Wieland's responses to the questions of the subcommittee only indicated that the list Cantillo was holding in the early hours of January 1959 had materialized from nowhere. This appeared to have been absorbed by the intricate bureaucracy of the Department of State, which set to work mechanically, regardless of any policy, strategy or tactics of the U.S. government's foreign relations.
In the end, no one could definitely known how the dam list, after allegedly leaving the American Embassy in Havana, arriving in Washington, circulate through all the intricacies of the bureaucracy of the State Department, was in time in the hands of General Cantillo so can he organize the stampede of the Batista regime officials, and distribute the passengers among the aircrafts that would lead them to their destination on that first morning of 1959.
What links existed between the Fidel Castro and Cantillo meetings, Wieland, and the State Department black list?
Once Cantillo said good-bye to the ex-president and his entourage at Columbia airport, he appointed himself Commander in Chief of the Armed Forces, demanded the resignation of the President of the Senate and proclaimed restored the 1940 Constitution. Following its precepts, Cantillo called Carlos M. Piedra, Supreme Court judge, to whom correspond the presidential succession.2
Fidel Castro was the head of the bulk of the guerrilla forces in the mountains and the underground movement in the cities precisely because, basically, Batista had led a coup de etat and repealed the 1940 Constitution. However, upon learning Cantillo's decisions, Castro declared him a traitor and unconstitutional the Provisional Government of Piedra in his first public address by radio from Santiago de Cuba. Nevertheless, it is astonishing the way in which Fidel Castro treated Cantillo later.15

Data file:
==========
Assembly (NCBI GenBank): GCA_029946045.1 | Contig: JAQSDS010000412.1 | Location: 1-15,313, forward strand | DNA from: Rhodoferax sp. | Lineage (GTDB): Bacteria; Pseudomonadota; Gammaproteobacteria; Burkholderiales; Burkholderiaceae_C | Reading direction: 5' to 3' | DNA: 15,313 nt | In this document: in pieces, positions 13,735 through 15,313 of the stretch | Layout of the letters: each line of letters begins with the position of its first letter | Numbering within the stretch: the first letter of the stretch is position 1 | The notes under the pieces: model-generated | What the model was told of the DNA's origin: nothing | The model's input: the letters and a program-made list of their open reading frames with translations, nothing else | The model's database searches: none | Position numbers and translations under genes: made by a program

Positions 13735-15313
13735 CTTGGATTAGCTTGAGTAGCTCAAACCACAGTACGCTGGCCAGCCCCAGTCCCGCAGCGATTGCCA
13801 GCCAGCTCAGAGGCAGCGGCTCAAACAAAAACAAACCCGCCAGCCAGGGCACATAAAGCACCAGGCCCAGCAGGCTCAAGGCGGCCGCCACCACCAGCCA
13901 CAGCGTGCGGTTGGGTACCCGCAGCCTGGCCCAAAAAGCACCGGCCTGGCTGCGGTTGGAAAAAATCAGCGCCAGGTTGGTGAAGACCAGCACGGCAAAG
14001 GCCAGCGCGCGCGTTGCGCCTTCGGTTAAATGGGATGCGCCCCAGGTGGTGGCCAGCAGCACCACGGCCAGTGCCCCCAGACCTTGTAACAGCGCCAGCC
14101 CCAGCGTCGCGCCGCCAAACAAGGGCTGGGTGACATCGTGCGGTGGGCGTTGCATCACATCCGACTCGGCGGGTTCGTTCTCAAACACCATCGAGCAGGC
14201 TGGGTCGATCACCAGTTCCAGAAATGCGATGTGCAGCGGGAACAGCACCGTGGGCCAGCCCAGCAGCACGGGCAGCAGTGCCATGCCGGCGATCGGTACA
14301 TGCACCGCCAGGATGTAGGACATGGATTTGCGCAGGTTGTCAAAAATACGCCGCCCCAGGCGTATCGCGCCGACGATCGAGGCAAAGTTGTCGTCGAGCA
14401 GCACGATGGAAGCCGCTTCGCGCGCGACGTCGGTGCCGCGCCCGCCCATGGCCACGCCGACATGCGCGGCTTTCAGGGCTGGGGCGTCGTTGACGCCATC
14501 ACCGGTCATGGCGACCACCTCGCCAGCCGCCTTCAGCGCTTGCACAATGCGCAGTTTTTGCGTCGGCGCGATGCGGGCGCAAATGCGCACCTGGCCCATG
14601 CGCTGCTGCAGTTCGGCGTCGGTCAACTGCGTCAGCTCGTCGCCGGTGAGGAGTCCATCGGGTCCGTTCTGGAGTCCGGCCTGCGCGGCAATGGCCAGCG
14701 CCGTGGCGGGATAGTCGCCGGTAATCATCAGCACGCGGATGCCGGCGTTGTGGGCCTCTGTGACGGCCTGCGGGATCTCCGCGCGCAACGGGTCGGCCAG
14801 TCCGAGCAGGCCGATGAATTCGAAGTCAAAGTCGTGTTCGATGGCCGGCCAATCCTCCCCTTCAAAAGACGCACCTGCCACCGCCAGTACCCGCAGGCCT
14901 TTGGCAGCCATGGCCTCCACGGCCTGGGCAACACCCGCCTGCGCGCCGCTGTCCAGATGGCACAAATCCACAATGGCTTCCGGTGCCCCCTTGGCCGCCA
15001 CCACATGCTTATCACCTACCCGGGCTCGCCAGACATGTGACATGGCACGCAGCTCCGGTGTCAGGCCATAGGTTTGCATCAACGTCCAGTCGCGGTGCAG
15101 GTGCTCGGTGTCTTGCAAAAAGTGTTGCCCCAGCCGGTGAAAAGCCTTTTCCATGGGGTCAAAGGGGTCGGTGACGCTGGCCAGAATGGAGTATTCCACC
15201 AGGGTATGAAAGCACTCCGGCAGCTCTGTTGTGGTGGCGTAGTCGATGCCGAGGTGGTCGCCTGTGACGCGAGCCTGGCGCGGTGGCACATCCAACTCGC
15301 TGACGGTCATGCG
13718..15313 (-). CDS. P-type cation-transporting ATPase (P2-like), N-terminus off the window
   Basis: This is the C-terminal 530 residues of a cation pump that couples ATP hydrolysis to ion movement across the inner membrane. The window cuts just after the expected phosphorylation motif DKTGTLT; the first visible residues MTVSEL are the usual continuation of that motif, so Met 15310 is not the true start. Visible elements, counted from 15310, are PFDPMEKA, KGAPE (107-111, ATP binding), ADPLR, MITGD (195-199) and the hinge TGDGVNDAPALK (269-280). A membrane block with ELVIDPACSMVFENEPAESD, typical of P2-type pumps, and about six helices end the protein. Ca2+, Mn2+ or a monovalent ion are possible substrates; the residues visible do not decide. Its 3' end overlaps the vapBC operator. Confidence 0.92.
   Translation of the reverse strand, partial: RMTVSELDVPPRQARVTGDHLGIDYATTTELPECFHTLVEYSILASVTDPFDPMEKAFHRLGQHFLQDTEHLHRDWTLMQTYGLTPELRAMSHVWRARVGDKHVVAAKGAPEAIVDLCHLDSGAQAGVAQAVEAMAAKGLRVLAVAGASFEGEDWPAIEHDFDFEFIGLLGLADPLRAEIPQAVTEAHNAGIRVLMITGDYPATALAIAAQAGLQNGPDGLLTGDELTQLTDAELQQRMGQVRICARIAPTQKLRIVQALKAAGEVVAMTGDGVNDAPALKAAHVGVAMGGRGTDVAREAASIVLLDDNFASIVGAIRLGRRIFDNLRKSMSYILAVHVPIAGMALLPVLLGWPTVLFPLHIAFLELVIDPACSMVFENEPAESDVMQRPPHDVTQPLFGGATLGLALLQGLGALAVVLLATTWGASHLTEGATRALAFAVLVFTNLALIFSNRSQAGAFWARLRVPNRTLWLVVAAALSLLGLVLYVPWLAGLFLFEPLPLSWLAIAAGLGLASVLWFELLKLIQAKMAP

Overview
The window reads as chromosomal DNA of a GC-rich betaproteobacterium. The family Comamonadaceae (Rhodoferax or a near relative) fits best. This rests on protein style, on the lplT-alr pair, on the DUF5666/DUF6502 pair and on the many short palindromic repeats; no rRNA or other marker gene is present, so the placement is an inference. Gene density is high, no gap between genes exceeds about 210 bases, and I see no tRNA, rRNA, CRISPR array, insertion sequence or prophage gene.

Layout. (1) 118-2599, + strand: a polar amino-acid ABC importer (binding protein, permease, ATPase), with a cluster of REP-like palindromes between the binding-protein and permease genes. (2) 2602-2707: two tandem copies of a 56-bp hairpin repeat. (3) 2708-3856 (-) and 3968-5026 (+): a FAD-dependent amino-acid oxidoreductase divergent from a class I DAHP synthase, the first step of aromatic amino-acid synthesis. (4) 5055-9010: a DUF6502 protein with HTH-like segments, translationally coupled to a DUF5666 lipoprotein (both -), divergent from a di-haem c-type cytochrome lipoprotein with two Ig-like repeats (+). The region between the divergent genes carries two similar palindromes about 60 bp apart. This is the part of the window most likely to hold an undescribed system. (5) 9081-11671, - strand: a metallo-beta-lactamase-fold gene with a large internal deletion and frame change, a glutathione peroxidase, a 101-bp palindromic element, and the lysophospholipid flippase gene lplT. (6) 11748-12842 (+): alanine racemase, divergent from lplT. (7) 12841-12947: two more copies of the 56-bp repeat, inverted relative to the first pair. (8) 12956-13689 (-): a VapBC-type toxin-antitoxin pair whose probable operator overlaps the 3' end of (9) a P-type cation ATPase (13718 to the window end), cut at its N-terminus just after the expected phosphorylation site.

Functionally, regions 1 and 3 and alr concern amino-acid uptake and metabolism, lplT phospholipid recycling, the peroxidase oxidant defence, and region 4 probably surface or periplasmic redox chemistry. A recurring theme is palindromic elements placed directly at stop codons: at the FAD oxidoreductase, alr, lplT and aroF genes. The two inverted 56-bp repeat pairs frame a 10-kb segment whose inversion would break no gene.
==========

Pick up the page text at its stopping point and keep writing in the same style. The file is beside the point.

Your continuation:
When Castro managed to catch the vast majority of military commanders, police and other officials of the government of Fulgencio Batista, most of them were sentenced to the firing squad or to very long prison terms ranging between 25 and 30 years.
General Cantillo was not only at the top of chain of command of Batista's army, from which were given the orders that executed most of the military and police officers condemned by the "revolutionary justice". He was also accused of treason by Castro himself, allegedly for not having given directly to him the power along with Batista and his main collaborators.
However, Cantillo just got 15 years in prison and, without meeting even half of his sentence, he managed to leave Cuba to the U.S. with his family in the decade of the sixties.2
It seems that Cantillo knew what awaited him when he was detained by Jose Ramon "el Gallego" Fernandez, one of the nearest collaborators of Castro, following him to prison in quite a confident fashion.16
Concerning the Wieland Case, along more than 2 years, lots of dubious facts were accumulated about him and his actions within the Department of State. Some even accused him of being an agent provocateur from the International Communism.
It is then when, contrary to all procedures and compartmentalization of the American executive, the Secretary of State Dean Rusk (prominent member of the Council on Foreign Relations or CFR, in addition to a trustee of the Rockefeller Foundation) and President JF Kennedy stepped in in defense of Wieland, who was declared as a completely reliable and loyal official of the State Department. 17
This will silence the long process against Wieland, although it will leave lots of difficult questions, floating in the imponderable.
Photo: General Cantillo and judge Piedra

  2.  Entrevista con Fulgencio Rubén Batista y Godínez.
  3. Cuba Betrayed. Fulgencio Batista Page 136
  5. STATE DEPARTMENT SECURITY, THE CASE OF WILLIAM WIELAND,;size=100;id=uc1.%24b643336;page=root;seq=5;num=i
  6. STATE DEPARTMENT SECURITY, THE CASE OF WILLIAM WIELAND, page iii;size=100;id=uc1.%24b643336;page=root;seq=5;num=i
  7. STATE DEPARTMENT SECURITY, THE CASE OF WILLIAM WIELAND, Page 97;size=100;id=uc1.%24b643336;page=root;seq=5;num=i
  8. STATE DEPARTMENT SECURITY, THE CASE OF WILLIAM WIELAND, Page 92;size=100;id=uc1.%24b643336;page=root;seq=5;num=i
  9. STATE DEPARTMENT SECURITY, THE CASE OF WILLIAM WIELAND, Page 140;size=100;id=uc1.%24b643336;page=root;seq=5;num=
  10. STATE DEPARTMENT SECURITY, THE CASE OF WILLIAM WIELAND, Page 93;size=100;id=uc1.%24b643336;page=root;seq=5;num=
  11. STATE DEPARTMENT SECURITY, THE CASE OF WILLIAM WIELAND, Page 161;size=100;id=uc1.%24b643336;page=root;seq=5;num=
  12. STATE DEPARTMENT SECURITY, THE CASE OF WILLIAM WIELAND, Page 115;size=100;id=uc1.%24b643336;page=root;seq=5;num=
  14. STATE DEPARTMENT SECURITY, THE CASE OF WILLIAM WIELAND…page 163,;size=100;id=uc1.%24b643336;page=root;seq=5;num=i
  16. Interview with José Ramón Fernández, July 15, 1985 page  45
  17. The President's News Conference October 9, 1963

No comments:

Post a Comment